1. What is your degree?
Energy Systems Engineering
2. Where are you from?
3. Undergrad degree?
Bachelor of Arts; History, Astronomy, and Philosophy Majors with a Concentration in Business from Columbia University
4. Can you explain what the Dow Sustainability Fellows Program is?
The Dow Sustainability Fellows Program works with interdisciplinary groups of students from different UM colleges and backgrounds– from public policy to environmental engineering– on sustainability challenges. Over the course of one calendar year, students work in collaboration with an external stakeholder such as an NGO, environmental startup, or local government, and receive $5,000 to apply to their assigned project with the expectation that they deliver an actionable solution to their external partner by the end of their fellowship. In addition, as a highly competitive program with only 34 students admitted annually, fellows receive up to $20,000 in tuition funding for that academic year.
5. What made you apply for it?
I first heard of the Dow Sustainability Fellowship through the Dow Program Director, Margaret Wooldrige. At the University of Michigan, I took her Auto 533 course in energy engineering and learned so much from her in just one semester. She taught me most of what I know in the field, and I constantly use her class as a reference point. I was also inspired by the work of the Graham Sustainability Institute, which sponsors the program. Looking to further focus on real-world solutions and to work with an interdisciplinary team of students on tangible sustainability challenges, I decided to apply — and I’m really glad that I did. It’s been an amazing privilege, and I’ve learned so much.
6. What project are you working on?
We’re rolling out a climate adaptation strategy with The Parks and Recreation Department of Washtenaw County. We are assessing how resilient their parks and ecosystems currently are in the face of climate change — like their capacity for rising flood levels, for example — and are advising the county on how to reduce their carbon emissions across their environmental management programs. .
7. Who makes up your team?
In addition to myself, specializing in Energy Systems Engineering, our all-female team is made up of an Information Systems student, a Nutrition Science student, and a Public Health student.
8. How have you felt that ISD has helped you?
I actually initially started the academic year at Yale’s Forestry and Environmental Science school, but quickly realized that the program was not as technically focused as I had hoped. Since I had heard great reviews about the UM program, I called the ISD department in early August, hoping for a late enrollment at UM. I was referred to an ISD Program Director, Ronda Hamilton. Ronda has had my back through it all and guided me through the application, registration, and financial aid mazes. It is no exaggeration to say that I wouldn’t be here without her. She is an incredible and invaluable ally to ISD students, and we are so lucky to have her. It is also worth noting that she helped me in the application for the Dow Fellowship. Dina Kurz, was also very supportive and gave me valuable feedback in the application process, connecting me with other ISD personnel, including ISD Chair Di Brei, who was kind enough to write my letter of recommendation. Overall, ISD is a very hands-on, personally committed department that has been instrumental to my graduate experience to date. I feel incredibly lucky to be here with the department – they are some of the best administrators I’ve ever worked with.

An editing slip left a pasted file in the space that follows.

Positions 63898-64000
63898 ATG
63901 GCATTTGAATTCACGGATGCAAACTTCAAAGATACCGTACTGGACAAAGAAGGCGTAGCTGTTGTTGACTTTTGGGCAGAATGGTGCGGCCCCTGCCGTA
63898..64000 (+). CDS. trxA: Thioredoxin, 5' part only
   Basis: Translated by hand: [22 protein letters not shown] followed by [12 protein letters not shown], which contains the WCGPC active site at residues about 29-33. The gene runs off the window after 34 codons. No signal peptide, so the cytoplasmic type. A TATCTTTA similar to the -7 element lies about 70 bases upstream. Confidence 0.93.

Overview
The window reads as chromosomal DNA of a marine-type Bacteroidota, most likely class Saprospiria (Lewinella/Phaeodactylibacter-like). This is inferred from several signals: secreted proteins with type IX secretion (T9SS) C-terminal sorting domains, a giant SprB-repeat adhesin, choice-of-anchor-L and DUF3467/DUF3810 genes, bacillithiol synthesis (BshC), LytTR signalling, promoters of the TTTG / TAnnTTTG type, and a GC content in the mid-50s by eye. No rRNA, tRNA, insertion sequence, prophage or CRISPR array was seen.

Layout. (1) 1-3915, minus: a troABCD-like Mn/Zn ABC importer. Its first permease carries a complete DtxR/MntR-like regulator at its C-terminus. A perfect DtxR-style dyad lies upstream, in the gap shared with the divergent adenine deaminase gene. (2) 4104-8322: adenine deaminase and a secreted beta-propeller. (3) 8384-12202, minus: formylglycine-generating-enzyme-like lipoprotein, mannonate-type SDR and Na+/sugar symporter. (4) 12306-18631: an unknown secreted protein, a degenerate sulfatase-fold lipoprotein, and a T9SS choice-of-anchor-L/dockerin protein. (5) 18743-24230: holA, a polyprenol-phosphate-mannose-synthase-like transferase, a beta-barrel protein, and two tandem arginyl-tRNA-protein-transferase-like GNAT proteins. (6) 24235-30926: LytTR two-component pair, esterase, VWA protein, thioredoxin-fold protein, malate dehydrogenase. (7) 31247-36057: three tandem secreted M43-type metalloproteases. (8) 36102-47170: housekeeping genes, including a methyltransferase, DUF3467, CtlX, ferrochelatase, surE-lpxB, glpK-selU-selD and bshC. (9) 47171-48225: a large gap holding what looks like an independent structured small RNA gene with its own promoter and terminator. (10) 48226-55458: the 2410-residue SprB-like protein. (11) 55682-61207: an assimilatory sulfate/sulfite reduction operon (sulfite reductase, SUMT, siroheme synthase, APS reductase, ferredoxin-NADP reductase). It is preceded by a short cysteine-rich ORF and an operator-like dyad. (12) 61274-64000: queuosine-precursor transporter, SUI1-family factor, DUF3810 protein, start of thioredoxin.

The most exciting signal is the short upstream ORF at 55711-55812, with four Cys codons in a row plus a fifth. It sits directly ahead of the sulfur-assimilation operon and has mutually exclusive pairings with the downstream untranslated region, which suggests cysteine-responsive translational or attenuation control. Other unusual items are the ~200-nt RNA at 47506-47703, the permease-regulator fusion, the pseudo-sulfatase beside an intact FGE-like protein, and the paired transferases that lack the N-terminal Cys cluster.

9. What made you interested in this degree?
Before UM, I worked at Google for just over four years as a Solution Consultant. While I learned, my passion is sustainability, particularly when it comes to climate change mitigation and energy. We’re in the midst of a climate crisis that has been largely, if not exclusively, driven by an energy demand that has increased exponentially over the years. The fact is: we need new energy alternatives, and we need them now. The global economy is not going to stop producing or stop growing until there is a sustainable solution; corporations and governments will continue to use the energy resources that they have on hand until there are economically viable and efficient alternatives. In the meantime, these fossil fuels are only further digging our world into a metaphorical hole. That’s what drew me to the Energy Systems Program: the opportunity to do more than feel discouraged after reading climate change headlines. I wanted to be part of the solution.
10. What are your plans after graduating?
I’m thinking of continuing my studies and getting a Ph.D. in Chemical Engineering with a focus on carbon sequestration and direct air capture. Given the technology’s increasing pace of development, and our increasing need for it, I think that there is an amazing and desperately needed opportunity in that space. I’m also considering working for a climate change related start-up, or starting my own as a graduate student.